public finance issues in Massachusetts, New York, and Rhode Island. She holds a law degree from New York University School of Law.
Benjamin Tsoi, M.D., M.P.H., joined the New York City Department of Health and Mental Hygiene (NYC DOHMH) in 2006 and currently serves as the Director of HIV Testing in the Bureau of HIV/AIDS Prevention and Control. Prior to this position, he worked for the CDC as an Epidemic Intelligence Service officer in NYC DOHMH’s Bureau of Communicable Disease. Dr. Tsoi received his M.D. from the University of Minnesota, Twin Cities, and his M.P.H. from Johns Hopkins University. He completed specialty training in family medicine at the University of Minnesota. Following residency, he worked for 5 years in the Indian Health Service in the Navajo Nation at Shiprock, New Mexico.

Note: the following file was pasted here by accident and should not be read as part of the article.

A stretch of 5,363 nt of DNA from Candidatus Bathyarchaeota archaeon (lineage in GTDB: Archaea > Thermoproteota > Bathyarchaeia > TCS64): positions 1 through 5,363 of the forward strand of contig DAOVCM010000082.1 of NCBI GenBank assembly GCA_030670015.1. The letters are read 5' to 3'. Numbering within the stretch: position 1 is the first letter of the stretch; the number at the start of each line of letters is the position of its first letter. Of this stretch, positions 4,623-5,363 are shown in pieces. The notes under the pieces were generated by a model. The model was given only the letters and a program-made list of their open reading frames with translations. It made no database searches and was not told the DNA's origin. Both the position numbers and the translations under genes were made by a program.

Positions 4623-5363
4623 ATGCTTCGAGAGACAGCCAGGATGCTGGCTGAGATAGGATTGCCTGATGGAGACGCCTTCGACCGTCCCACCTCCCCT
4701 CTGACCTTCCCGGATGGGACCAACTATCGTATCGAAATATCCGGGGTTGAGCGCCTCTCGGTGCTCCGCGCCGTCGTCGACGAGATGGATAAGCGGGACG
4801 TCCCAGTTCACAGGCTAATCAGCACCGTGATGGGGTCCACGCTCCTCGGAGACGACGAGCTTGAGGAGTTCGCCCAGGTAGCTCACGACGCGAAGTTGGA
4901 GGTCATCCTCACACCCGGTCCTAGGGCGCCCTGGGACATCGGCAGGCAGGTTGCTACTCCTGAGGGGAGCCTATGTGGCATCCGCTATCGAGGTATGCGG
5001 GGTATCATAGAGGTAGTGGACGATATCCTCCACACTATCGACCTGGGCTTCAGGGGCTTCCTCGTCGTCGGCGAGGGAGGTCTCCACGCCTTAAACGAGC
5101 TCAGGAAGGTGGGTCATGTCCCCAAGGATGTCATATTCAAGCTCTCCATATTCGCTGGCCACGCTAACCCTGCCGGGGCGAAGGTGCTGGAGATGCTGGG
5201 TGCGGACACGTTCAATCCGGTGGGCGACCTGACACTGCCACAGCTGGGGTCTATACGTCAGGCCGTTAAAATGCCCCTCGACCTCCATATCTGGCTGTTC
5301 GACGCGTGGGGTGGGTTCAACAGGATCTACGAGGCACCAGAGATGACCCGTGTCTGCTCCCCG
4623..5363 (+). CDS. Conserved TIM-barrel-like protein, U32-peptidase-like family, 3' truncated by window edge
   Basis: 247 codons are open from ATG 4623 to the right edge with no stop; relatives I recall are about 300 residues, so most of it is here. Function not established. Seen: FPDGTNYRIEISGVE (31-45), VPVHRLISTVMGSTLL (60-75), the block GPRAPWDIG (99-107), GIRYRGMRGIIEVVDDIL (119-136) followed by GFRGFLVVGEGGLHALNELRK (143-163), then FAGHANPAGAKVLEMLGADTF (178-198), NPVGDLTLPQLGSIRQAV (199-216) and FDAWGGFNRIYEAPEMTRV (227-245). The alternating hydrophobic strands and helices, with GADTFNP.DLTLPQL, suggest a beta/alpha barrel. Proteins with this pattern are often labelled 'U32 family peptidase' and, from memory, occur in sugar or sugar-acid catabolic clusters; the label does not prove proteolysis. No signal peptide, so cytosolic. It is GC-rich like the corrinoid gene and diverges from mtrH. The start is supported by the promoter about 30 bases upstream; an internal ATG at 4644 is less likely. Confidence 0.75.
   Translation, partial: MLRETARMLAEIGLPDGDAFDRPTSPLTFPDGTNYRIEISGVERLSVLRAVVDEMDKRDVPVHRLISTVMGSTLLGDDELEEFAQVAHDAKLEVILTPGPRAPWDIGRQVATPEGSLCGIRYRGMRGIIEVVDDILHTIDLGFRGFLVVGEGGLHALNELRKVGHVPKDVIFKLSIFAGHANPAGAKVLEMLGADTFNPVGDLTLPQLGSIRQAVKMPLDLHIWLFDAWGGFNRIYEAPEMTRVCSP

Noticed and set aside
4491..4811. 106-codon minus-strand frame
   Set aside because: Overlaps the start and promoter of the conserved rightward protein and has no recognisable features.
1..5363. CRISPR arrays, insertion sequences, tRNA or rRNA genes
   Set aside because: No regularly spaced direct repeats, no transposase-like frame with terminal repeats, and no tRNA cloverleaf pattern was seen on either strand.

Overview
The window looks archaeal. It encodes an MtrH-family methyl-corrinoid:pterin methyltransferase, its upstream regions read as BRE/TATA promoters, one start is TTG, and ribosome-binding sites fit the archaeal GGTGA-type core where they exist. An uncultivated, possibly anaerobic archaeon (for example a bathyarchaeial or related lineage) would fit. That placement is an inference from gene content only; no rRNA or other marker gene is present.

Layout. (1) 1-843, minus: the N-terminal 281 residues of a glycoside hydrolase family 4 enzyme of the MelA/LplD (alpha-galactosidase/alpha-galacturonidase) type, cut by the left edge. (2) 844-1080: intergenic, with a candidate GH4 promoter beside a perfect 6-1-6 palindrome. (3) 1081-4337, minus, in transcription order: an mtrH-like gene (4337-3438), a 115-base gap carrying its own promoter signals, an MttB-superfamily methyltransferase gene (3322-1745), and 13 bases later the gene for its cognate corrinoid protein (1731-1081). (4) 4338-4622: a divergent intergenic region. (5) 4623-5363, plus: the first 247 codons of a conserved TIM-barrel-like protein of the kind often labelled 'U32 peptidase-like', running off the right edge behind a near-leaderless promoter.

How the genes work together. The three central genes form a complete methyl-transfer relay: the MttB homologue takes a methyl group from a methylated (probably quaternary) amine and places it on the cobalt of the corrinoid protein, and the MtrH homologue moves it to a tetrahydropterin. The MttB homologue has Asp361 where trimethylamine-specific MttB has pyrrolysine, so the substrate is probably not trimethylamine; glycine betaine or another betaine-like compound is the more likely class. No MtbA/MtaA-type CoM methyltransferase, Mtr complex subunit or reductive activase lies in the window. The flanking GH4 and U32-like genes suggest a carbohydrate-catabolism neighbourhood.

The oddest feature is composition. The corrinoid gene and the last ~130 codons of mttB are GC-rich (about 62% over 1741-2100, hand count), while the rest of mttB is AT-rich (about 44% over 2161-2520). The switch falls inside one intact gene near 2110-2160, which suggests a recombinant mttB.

Darrell P. Wheeler, Ph.D., M.P.H., M.S.W., is the Associate Dean for Research and Community Partnerships and an Associate Professor at the Hunter College School of Social Work. He is also a member of the School of Public Health doctoral faculty at the City University of New York and a member of the Hunter College Center for Study of Gene Structure and Function. In addition to being a Protocol cochairperson to the HPTN 061 Study (part of the HIV Prevention Trials Network), he was the Co-PI of Brothers y Hermanos, a CDC epidemiologic HIV/AIDS research study of black men who have sex with men (MSM) in New York City. He has served on the NYC Prevention Planning Group and on review panels for the CDC, NIH, National Institute of Mental Health, and Substance Abuse and Mental Health Services Administration. He currently serves on the editorial boards of the Journal of Gay and Lesbian Social Services, International Journal of Men’s Health, and Journal of HIV/AIDS in Social Services. Dr. Wheeler was recently elected the national Vice-President of the National Association of Social Workers (2009–2012), is a New York Academy of Medicine Fellow, and is a member of the American Public Health Association. His overall research agenda and publications focus on the identification and exploration of individual and communal resiliency in HIV prevention and intervention, with particular emphasis on African American and black gay, bisexual, and transgender communities. Dr. Wheeler received his B.A. in Sociology from Cornell College, his M.S.W. from Howard University, and his M.P.H. and Ph.D. in social work from the University of Pittsburgh.